It's ballet, Jim, but not as we know it.

There are a few men in the history of ballet who have enhanced their reputations by dancing en pointe. Frederick Ashton famously choreographed the comic lead in Fille Mal Gardée for him to show off in the tortuous footwear that, for so many people, defines the classical ballerina. So when the curtain rises on the company affectionately known as “Les Trocks” there must surely have been some mistake. For this famous company of male dancers are draped around the stage ready to dance Les Sylphides, a classical ballet which seems designed specifically to test the ankles of even the slenderest ballerina.

It’s no mistake. Chopin’s music starts and the company glides, apparently effortlessly, into their version of this chocolate box ballet. What follows is, as ever with the Trocks, an astonishing mix of virtuoso dancing and brilliant comedy. They stagger, they fall, they miss their cues – yet when they settle to perform a set-piece dance, every step is perfect. In fact, their technique is significantly better than many a more traditional company. If you are to get a laugh by collapsing on your fellow dancers, the audience needs to know that there is no question but that you did it on purpose.
Much of the comedy is straightforward slapstick, but there is also a subtle (or sometimes less subtle) sending up of many of the conventions of classical dance: the pretty-boy principal who stands around propping up (or, in this case, not) his leading lady; the endless rearranging of ballerinas around the stage because, back in the 18th century, moving around to make pretty patterns was much of what ballet was about. The audience roars with appreciative laughter as dancers fall to the ground, somehow landing in perfect splits. Splits? But these are men. For a moment, despite the chest hair peeping above some of the costumes, we’ve all forgotten. But splits? From a jump? One or two, maybe. But the whole company?

Photo: (c)Zoran Jelenic

Yes, splits, fouettés, spins, even high lifts (though the man doing the lifting is barely bigger than the “girl” he lifts). The Trocks do it all, with a passion and élan which lets their love for ballet shine through. Les Sylphides is almost a parody of classical dance and it deserves sending up, but never have I enjoyed a performance so much and, when I’ve wiped away the tears of laughter, I realise I am still sitting through some sublime classical ballet.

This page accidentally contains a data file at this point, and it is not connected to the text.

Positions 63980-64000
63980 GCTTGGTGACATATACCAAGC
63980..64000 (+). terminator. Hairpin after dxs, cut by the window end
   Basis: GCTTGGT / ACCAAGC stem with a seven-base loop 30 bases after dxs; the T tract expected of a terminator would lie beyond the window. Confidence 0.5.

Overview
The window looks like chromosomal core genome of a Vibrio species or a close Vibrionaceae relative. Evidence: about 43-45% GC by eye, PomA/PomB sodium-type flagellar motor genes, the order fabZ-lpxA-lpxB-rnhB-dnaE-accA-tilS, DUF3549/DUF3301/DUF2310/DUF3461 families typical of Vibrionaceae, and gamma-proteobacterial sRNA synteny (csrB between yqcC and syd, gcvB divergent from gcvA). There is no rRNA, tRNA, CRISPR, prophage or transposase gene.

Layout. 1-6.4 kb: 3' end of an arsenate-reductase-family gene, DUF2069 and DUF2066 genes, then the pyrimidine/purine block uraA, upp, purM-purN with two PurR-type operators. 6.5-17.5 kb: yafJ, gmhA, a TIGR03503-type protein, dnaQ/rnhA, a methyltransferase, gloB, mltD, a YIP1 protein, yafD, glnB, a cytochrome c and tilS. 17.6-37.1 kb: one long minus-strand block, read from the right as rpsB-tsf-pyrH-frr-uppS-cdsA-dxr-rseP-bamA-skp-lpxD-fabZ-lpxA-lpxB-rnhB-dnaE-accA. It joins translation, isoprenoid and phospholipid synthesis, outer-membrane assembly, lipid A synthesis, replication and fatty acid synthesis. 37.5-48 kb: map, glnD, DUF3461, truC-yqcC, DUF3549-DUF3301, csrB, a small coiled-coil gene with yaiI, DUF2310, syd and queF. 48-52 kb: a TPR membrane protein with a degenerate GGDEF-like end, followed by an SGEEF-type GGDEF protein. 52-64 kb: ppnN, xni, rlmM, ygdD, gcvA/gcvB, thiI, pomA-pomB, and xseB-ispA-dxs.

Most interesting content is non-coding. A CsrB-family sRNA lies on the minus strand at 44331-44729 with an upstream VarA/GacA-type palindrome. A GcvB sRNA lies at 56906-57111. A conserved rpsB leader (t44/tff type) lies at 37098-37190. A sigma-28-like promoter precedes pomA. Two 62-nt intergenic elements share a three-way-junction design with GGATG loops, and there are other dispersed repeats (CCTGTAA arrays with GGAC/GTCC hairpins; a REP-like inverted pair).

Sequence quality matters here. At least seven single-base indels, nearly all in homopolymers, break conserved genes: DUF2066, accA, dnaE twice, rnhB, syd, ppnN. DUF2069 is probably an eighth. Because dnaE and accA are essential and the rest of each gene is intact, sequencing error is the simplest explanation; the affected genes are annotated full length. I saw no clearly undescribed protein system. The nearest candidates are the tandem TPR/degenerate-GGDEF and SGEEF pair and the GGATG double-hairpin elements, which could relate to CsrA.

Next it’s Merce Cunningham’s turn. Older ballet fans, like me, may still vaguely remember when Cunningham was exciting and new. It was pretty strange, though, even then. The Trocks dance it wonderfully, though it is so far beyond parody that I'm not sure that there would be that much difference if they did it straight. A couple of live musicians accompany them in music that the programme describes as “after John Cage”. Let’s face it, getting a laugh out of Cage’s music is not difficult but, as the sound of rustling paper gives way to the popping of bubble wrap, the audience collapses. The pastiche of the music is crueller than the sending up of the dancing, yet, even at its cruellest, it is still recognisably music (of a sort) and unmistakably John Cage.

The Trocks on Wall Street    Photo: (c)Zoran Jelenic

The Balanchine parody is nicely done, but it is nothing to the Dying Swan. I'm old enough to have seen Margot Fonteyn dance the Dying Swan as a gala piece and it was very lovely indeed. But this dying swan was like nothing you have imagined in your wildest nightmares. Shedding feathers, clutching its stomach, palpitating at its chest, there’s no doubt this swan is in a very bad way and then, suddenly, the dancer is channelling Fonteyn with that lyric pose, held for a breath – before she breaks it to gesture for more applause. It’s classic Trock – technically brilliant, beautifully moving and then crashing straight into the crudest slap-stick. Brilliant!

Finally we get the peasants dancing in the village from – well, from every three act classical ballet you ever saw really. Ostensibly, this is Don Quixote, though the programme notes tell us that “due to economic reasons” neither Don Quixote or Sancho Panza features. Peasant girls do, though. And gypsies. And an ugly hag, a virtuous mother and somebody else who hangs around in the background doing not a lot, because classical choreographers always like to put in a part for their old girlfriends whose dancing days are pretty well over. There’s a handsome hero and an ugly old man who tries to steal away the beautiful heroine. And there are fairies. Why not? It’s a traditional classical ballet – why shouldn't there be fairies? The plot, such as it is, is communicated through those mime gestures that little girls learn in their ‘First Ballet Book’ and these are shoe-horned in whether they are appropriate or not, together with the odd gesture that definitely doesn't feature in the ‘First Ballet Book.’ There are solos and pas de deux and pas de quatre and dances for the whole company and, by the end, you have seen every village dance scene you will ever want to see and, if you stop laughing for long enough, you will notice some truly beautiful dancing sandwiched between the jokes.

Photo: (c)Zoran Jelenic

There is no other company in the world like the Trocks. What started as a joke in an off-off-Broadway show has become an institution in which an astonishingly talented multi-national cast of male performers dress up in tutus and dance their hearts out. And are really, really good. And funny. I did say that they’re funny, didn't I?

I doubt you can get tickets for the London run by now. (It closes on Saturday.) But they are just starting a UK tour that lasts until mid-November. Whether you are a ballet fan or just enjoy a really good laugh, do yourself a favour and go.
Yesterday someone asked me about the journeys Williamson makes in India.

These were based on accounts of travelling in the sub-continent from the time. Several of the incidents are drawn directly from the book by Fanny Parks, who wrote about her own experiences in India in the first half of the 19th century. She was an extremely interesting woman and I recommend her book. (Avoid the expensive edited versions and read the original, which is available online for free.)